(The above is at https://original-art-under100.com/chrisd as of mid-October 2019. The previous post “Ebley Mill” is also at the same site).
I’m not by nature really into abstract work and they tend to be a bit out of character with the rest of the pictures I make; but I do occasionally have a go, to break away from the tight and highly-focused aspects of my other styles.
Previous post’s picture was especially tight, being only six inches square and worked with small brushstrokes. If not working this way, I may be drawing with sharply-pointed pastel pencils on a relatively small scale. This month’s Theme on my main website is Small Format Art; over many years I have happily beavered away on ACEO cards and similar small-dimension stuff, using watermedia or oils. I’ve collected books on miniature/small art paintings, read much on how it is done, the surfaces used, the frames, the techniques. Creating a small piece of art is an exciting challenge and I shall continue with it, in and amongst my other media.
Relaxing out of tight, small work calls for a bit more mess. I have found that scaling up my ideas doesn’t always look right and often will not “execute” themselves in the way I expected. It is at this point I find the need to abandon realistic representation and just “spread colours”. I have read Rolina van Vliet’s acrylic abstract books over and over, trying to get an understanding of how to divide the canvas into regions that avoid too much symmetry and equal balance; where to place focus; what colours look good together “en masse” and which ones don’t.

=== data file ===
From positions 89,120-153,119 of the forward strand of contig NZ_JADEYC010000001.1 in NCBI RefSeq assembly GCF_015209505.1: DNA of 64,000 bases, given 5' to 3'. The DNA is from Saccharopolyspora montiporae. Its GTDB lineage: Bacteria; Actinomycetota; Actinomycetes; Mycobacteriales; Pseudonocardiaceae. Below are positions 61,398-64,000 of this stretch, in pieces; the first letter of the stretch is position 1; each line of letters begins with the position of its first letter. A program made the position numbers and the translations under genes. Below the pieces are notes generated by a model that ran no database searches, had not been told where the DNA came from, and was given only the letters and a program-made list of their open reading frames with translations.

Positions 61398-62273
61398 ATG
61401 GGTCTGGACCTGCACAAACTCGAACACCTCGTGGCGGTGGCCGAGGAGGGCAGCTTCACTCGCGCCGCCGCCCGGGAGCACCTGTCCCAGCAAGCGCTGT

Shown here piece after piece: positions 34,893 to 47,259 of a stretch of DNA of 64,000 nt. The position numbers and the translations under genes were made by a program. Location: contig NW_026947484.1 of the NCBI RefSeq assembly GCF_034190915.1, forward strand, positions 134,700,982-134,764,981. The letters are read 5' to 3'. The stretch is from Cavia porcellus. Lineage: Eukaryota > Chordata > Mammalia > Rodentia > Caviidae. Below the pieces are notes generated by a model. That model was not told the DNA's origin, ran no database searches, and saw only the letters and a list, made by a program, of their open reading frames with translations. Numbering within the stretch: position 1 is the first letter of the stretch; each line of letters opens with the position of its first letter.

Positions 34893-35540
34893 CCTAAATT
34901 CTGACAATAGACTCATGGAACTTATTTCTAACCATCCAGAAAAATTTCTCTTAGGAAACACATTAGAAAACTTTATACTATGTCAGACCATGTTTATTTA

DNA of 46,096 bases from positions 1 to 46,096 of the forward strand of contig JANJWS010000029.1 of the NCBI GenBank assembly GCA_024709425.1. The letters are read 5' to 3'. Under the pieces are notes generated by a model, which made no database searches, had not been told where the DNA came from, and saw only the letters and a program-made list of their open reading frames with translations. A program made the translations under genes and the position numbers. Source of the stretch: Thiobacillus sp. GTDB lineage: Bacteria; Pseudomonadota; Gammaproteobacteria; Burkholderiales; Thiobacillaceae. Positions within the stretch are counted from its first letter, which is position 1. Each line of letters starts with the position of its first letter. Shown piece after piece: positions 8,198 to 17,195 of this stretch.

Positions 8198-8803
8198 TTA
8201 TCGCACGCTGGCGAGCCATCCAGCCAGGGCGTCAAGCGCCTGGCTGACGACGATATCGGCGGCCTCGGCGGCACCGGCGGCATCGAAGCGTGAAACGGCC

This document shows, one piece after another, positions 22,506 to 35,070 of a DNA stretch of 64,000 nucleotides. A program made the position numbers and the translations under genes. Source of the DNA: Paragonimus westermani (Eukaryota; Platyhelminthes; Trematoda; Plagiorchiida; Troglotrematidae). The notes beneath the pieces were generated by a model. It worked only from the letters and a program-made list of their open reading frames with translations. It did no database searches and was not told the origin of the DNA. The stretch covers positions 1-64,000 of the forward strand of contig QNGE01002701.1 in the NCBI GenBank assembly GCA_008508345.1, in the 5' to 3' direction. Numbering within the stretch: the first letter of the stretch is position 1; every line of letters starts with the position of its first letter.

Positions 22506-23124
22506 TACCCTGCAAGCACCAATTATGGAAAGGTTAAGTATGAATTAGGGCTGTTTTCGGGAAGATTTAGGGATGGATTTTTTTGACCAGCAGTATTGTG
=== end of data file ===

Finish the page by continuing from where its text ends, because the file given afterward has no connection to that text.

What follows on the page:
Creating such paintings in acrylic has rarely worked for me. Acrylic can be harsh, dries quickly and makes hard edges where you don’t want them. I’ve recently played with oils and cold wax and got better, softer results….the only thing I’m not keen on is that the final colours are a bit dull and matt. The oils however do work better for me; and I’ve incorporated Sennelier oilbars into my playtime….these are NOT oil-pastels, for those who are confused between the two.
Oil bars will work on canvas, canvasboard and that nice new oilpaper from Arches. The 12×9 inch painting shown is on Arches Huile and it has taken a heck of a bashing. It started life as a black and red abstract with cold blue, before being overlaid with more cold wax and yellow ochre; I didn’t like it, so it was all scraped off (mostly) and re-used on another painting :)…at which point I got out the oilbars and reworked it again with red and ultramarine blue, adding in white and, later on, gold oilbar paint. Using them is like drawing with a large sticky pastel and I’m keen to carry on experimenting in this manner….so at least two more works are in progress. If they get finished in the next few weeks, they’ll be here….